Before he can figure out where or how to get back to Asgard, he's quickly captured by Valkyrie (Tessa Thomson), who takes him to the Grandmaster (Jeff Goldblum) as her bounty.

The Grandmaster pretty much runs the planet, and maintains a death match called "Contest of Champions" where every fighter is given an opportunity to get off the planet, if they manage to defeat the reigning champion.

It turns out that the reigning champion is none other than Earth's Hulk (Mark Ruffalo).
While thrilled at seeing a familiar face, Thor quickly realizes that the Hulk doesn't recognize him.
The Hulk also seems to have evolved a little bit, being able to speak now, but he's still all rage and "smash".

After the fight ends in a stalemate (sort of), Thor decides to quickly put together his own team comprising of Hulk, Loki and Valkyrie to go back to Asgard and stop Hela from leaving.

Will they manage to stop her?
Will Loki betray them for his own selfish gains?
Will Valkyrie address her alcoholism?
WIll Hulk figure out that not everything needs to be smashed to pieces?

Most of these questions are irrelevant, because you'll be too busy enjoying yourself.

Like I mentioned earlier, despite being a Superhero movie, this is actually a proper action-comedy, unlike anything you've seen in the #MCU, so far.

And it's very evident that the whole cast is having a ball of time with their characters and lines.

The jokes keep coming thick and fast throughout its 2-hour duration.

The witty banter between Thor and Korg itself is hilarious,and one that you'll remember for quite some time.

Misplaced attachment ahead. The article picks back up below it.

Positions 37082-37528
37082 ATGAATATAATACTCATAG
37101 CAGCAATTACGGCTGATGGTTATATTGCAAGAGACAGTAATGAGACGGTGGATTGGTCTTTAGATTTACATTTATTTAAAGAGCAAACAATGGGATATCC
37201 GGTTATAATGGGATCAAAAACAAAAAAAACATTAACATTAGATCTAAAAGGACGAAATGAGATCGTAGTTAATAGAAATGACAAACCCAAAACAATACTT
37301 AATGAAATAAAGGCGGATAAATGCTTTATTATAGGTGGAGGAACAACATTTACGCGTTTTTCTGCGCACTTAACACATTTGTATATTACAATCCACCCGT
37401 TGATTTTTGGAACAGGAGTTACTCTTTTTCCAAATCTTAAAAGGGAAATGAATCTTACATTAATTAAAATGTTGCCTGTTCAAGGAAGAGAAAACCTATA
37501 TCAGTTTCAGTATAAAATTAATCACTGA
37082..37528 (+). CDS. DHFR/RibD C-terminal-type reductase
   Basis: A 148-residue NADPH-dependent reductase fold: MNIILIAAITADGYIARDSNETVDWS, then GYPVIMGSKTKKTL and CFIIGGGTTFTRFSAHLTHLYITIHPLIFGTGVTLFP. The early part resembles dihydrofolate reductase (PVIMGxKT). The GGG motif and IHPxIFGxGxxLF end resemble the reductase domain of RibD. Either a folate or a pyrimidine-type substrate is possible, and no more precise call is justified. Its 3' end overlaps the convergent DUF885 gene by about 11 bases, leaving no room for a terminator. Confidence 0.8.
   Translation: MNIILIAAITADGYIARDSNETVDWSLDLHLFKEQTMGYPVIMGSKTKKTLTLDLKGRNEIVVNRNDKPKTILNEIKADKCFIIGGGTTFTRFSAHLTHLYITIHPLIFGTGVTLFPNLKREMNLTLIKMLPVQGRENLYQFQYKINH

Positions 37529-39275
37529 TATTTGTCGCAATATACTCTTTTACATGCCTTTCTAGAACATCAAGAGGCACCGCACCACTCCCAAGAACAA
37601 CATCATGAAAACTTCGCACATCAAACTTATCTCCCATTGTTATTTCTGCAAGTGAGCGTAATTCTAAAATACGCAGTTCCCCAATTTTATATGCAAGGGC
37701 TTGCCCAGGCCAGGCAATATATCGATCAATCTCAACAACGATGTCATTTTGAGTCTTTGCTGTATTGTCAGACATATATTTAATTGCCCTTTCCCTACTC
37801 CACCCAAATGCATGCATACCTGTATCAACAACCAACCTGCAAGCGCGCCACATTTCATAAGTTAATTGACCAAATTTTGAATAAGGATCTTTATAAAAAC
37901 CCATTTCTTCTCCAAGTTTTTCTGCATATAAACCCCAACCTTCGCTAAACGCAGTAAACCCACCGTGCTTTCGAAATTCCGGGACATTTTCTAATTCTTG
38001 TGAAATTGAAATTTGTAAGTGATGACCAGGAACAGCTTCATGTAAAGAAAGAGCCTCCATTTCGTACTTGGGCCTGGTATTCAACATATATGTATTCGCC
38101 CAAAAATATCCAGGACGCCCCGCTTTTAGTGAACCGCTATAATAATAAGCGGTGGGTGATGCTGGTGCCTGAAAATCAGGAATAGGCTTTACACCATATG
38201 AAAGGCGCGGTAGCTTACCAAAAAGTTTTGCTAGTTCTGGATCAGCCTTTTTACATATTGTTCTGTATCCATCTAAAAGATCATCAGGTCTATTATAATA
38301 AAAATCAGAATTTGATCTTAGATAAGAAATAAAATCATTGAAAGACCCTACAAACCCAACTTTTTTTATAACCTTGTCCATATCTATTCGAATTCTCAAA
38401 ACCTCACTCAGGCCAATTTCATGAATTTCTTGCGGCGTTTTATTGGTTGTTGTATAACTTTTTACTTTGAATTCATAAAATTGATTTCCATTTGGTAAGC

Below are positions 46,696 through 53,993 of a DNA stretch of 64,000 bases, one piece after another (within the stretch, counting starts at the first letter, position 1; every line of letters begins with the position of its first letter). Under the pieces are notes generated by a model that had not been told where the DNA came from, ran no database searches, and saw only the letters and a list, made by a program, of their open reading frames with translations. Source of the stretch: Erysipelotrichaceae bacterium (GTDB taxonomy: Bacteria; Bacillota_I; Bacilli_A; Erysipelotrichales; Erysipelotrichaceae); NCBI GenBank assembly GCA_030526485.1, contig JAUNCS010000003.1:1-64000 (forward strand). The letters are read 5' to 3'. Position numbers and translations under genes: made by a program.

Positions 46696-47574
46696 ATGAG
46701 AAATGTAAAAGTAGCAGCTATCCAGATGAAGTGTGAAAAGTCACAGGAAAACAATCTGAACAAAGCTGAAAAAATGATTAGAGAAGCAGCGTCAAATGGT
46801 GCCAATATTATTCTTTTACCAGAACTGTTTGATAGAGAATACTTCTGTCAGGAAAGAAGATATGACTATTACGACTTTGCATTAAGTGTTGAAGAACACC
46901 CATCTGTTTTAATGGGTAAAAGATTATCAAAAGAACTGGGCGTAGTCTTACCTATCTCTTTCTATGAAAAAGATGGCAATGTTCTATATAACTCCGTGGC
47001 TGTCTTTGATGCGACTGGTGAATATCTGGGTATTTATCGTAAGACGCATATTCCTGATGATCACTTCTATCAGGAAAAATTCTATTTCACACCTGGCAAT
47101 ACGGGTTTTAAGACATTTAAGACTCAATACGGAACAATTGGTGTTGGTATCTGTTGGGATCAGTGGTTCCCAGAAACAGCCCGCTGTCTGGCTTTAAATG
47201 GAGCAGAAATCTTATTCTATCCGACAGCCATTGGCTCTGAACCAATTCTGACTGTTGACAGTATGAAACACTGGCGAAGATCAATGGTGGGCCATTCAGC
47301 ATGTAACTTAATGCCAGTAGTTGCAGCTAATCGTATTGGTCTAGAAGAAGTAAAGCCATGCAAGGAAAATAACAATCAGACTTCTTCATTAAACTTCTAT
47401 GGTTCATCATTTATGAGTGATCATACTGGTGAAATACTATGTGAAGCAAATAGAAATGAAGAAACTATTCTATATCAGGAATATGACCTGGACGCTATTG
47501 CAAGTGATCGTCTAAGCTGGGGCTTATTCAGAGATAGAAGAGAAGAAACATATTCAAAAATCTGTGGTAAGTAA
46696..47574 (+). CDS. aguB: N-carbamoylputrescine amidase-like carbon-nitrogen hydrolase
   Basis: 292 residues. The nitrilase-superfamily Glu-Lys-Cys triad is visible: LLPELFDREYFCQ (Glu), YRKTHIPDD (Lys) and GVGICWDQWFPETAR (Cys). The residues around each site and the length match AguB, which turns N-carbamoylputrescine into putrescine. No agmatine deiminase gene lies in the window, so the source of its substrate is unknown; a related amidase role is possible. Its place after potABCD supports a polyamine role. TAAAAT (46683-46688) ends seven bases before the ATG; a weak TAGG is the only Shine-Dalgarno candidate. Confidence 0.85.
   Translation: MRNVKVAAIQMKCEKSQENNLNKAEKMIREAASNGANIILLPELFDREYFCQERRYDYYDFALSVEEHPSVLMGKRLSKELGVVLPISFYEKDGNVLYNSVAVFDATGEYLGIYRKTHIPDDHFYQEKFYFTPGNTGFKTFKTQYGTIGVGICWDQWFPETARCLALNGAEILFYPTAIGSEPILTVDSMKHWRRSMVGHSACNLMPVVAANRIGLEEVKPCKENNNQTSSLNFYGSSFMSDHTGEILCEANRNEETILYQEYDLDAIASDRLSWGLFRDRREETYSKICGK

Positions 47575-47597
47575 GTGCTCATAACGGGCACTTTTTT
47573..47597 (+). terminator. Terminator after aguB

Much like how #Deadpool showed us that #Superhero movies can also be light-hearted entertainers, rather than serious brooding character pieces (Batman is an exception here), Thor:Ragnarok is an entertainer that you won't regret watching.

Add a comment...

Post has attachment
Aamir Khan started his own production company much before most of his contemporaries, nearly 18 years old today.

During this period, he's produced and released 9 films so far.

While that may not seem like much, every one of those films have created an impact (critically & commercially), with quite a few of them considered to be landmark works in Indian cinema.

Probably the most important one in that list would be Taare Zameen Par

A touching story about a dyslexic boy's difficulty in adjusting to his world, and how a teacher helps him (and his family) realise his true potential, was lauded universally, especially for the sensitive handling of the subject.

It's a movie that, I'm unashamed to admit, brings few tears every time I see it on TV.

So when promos of #AamirKhan's latest release, Secret Superstar, started doing the rounds a few months ago, I was quite eager to watch it, though I had a few apprehensions that they would just rehash #TaareZameenPar.

But those doubts were clearly unwarranted, as Secret Superstar stands tall on it's own.

The movie traces the life a teenager, Insia Malik (Zaira Wasim), who despite living in a conservative environment has aspirations of being a successful singer.